Xi Jinping's year of living dangerously

Last Updated:2018-12-19

Updated 18 Dec 2018 6:10 PM, first published at 4:45 PM

This year may well go down as a dening one for President Xi Jinping's leadership

– one that marks the beginning of the end for the "President for Life". Xi began

the year in full command of the country, seemingly ascendant on the world stage with his signature Belt and Road Initiative and, in the face of President Donald Trump's unilateralism, a new champion of the multilateral trading system and defender of the WTO and other features of the fast-receding liberal multilateral order.

The economy continued to grow strongly. He had prevailed at the Nineteenth Party Congress towards the end of 2017, having "Xi Jinping thought" inscribed in the party's constitution, unusually while still serving in ofce. At the National People's Congress in March, he had the two ve-year xed terms for president abolished so he could stay in the role as long as he wished.

Xi dealt China back into the centre of North Korean affairs, after the unpredictable and disruptive Trump stole a march on China by re-establishing direct contact and agreeing to a head-of-state meeting. Kim Jong-Un made two visits to Beijing in quick succession. China was again the key inuencer of the pace and direction of change on the Korean

Xi Jinping: alone and under pressure over US policy. MICK TSIKAS

But by year's end, Xi is under pressure on at least four fronts.

Under the twin inuence of the government's own, and necessary, efforts to deleverage domestic debt, and the US trade measures against China, growth appears to be weakening. In the year to November, retail sales and industrial production are both down slightly on the same period last year, and xed-asset investment and property sales are at. Commendably, the government seems to be resisting, at least for the time being, stimulating the economy.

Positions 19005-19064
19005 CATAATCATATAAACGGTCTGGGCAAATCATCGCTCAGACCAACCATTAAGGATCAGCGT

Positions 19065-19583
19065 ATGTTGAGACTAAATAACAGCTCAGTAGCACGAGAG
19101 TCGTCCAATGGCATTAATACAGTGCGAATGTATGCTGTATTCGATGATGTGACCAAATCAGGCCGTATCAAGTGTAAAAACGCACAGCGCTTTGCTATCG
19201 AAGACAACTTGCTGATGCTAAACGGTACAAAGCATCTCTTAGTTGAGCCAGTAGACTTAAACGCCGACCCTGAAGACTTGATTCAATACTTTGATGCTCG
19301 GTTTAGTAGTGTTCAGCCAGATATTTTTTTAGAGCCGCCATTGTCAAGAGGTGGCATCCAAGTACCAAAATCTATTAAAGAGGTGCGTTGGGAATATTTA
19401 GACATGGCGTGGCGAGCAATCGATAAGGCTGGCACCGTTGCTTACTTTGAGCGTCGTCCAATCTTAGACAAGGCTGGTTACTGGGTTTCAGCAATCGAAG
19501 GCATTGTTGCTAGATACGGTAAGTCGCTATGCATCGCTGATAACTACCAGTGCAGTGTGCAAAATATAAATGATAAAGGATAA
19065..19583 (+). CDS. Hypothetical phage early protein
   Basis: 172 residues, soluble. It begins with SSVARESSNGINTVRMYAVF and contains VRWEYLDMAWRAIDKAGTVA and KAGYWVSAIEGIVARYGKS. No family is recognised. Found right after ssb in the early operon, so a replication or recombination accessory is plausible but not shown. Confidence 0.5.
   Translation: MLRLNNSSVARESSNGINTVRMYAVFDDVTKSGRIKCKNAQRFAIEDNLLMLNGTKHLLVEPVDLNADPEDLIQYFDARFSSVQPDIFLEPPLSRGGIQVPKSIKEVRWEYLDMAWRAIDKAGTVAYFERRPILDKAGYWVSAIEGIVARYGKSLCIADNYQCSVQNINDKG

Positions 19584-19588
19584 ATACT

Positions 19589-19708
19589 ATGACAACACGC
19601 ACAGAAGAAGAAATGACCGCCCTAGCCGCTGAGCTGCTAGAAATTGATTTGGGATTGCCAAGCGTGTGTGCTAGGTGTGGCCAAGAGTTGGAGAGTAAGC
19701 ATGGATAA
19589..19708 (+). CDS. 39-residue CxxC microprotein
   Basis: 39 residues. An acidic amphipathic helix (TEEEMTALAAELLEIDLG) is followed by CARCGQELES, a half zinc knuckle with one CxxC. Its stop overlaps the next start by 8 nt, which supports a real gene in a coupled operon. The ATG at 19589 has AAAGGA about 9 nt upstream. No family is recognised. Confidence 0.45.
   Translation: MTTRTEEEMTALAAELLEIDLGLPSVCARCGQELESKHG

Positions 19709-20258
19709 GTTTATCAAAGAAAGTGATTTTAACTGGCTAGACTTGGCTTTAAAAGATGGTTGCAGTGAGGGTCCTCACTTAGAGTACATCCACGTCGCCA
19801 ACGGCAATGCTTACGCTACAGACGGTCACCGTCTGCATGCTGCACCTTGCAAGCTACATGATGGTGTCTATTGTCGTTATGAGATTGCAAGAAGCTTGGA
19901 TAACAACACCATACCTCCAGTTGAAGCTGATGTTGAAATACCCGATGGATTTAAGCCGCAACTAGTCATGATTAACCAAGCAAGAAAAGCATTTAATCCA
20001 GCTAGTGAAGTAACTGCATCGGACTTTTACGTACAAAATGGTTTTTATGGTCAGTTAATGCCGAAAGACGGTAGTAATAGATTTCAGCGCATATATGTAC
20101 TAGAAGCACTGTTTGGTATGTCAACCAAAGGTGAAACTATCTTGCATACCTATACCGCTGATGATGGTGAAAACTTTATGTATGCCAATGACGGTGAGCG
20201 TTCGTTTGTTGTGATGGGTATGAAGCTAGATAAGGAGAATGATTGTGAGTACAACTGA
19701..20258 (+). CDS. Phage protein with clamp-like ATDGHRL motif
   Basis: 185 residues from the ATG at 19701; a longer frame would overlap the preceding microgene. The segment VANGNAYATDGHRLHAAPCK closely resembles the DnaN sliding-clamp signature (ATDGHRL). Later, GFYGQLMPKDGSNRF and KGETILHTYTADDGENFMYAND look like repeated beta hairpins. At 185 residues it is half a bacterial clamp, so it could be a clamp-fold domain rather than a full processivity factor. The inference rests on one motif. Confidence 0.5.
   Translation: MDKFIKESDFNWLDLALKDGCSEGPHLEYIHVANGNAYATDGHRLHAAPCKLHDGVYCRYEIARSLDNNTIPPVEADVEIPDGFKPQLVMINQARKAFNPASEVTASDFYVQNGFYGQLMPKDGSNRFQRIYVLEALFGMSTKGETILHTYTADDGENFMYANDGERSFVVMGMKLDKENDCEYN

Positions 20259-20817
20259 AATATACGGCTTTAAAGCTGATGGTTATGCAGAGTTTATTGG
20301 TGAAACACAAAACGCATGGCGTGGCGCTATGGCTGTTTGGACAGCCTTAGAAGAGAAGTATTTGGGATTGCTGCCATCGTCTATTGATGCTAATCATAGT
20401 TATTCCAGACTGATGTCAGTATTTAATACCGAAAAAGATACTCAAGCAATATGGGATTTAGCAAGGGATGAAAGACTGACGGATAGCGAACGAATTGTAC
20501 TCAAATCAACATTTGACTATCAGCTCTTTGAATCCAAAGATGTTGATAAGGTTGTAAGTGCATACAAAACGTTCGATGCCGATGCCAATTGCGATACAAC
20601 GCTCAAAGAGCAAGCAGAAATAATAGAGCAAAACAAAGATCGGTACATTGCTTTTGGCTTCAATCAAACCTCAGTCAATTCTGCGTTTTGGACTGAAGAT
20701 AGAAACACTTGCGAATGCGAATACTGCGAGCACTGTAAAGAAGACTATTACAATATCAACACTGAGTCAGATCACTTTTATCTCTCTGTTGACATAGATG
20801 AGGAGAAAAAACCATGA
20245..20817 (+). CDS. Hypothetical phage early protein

Falls across the economy

Tellingly, vehicle sales in November were down 14 per cent from a year earlier and have been falling by similar amounts for the past three months. According to China's automobile association, retail sales of vehicles are expected to fall 3 per cent this year, the weakest performance since 1990 (the year of China's last recession following the violent suppression of the 1989 protest movement).

Foreign direct investment in China has also fallen throughout this year. For the year to November, it was down 1.2 per cent compared with the same period last year.

Although a single month's gure may be inuenced by a number of random factors, in

November alone foreign direct investment in China fell 27.6 per cent.

Wishing to avoid public disquiet over the trade war with the US, China's state- controlled media is avoiding reporting on its negative implications. Meanwhile, Guangdong, the most exposed province, has stopped publishing certain provincial- level economic data. Guangdong's Purchasing Managers' Index (PMI), a key indicator of industrial activity, was not published for October. It had been falling over the past few months. It is probably the most accurate indicator of the direct effect of the trade war with the US as Guangdong has a concentration of companies exporting to the US. According to Nikkei, the number of loss-making manufacturing rms in Guangdong rose by 19 per cent in the year to November, compared with the same period last year.

Early signs would suggest, as many predicted at the outset, that the US is getting the better of the trade war with China.


Xi Jinping says no-one in a position to 'dictate' to China

More generally, beyond the trade dispute, Xi is under increasing criticism from elite opinion within China for mis-handling the overall relationship with the US. Xi is seen to have overreached in dealing with the US, and the West more generally, with his assertive and muscular foreign policy stance, including in the South China Sea.

Ironically, as the party marks the 40th anniversary of Deng Xiaoping's reform and open-door policies, Xi has set about to revise Deng's legacy to play down its importance. A key element of this has been to set aside Deng's guiding principle for foreign policy – hide your light, bide your time. Recently, Deng's son, Deng Pufeng, made a rare public defence of his father's legacy. This was a direct criticism of Xi.

Growing pressure on president

The surgically planned and co-ordinated "ve-eyes", plus other allies, attack on Huawei, as reported by this paper, whether intended or not, will add substantial pressure on Xi. The symbolism of a scion of China's elite being taken into custody, the unwelcome international attention to one of China's iconic entrants into international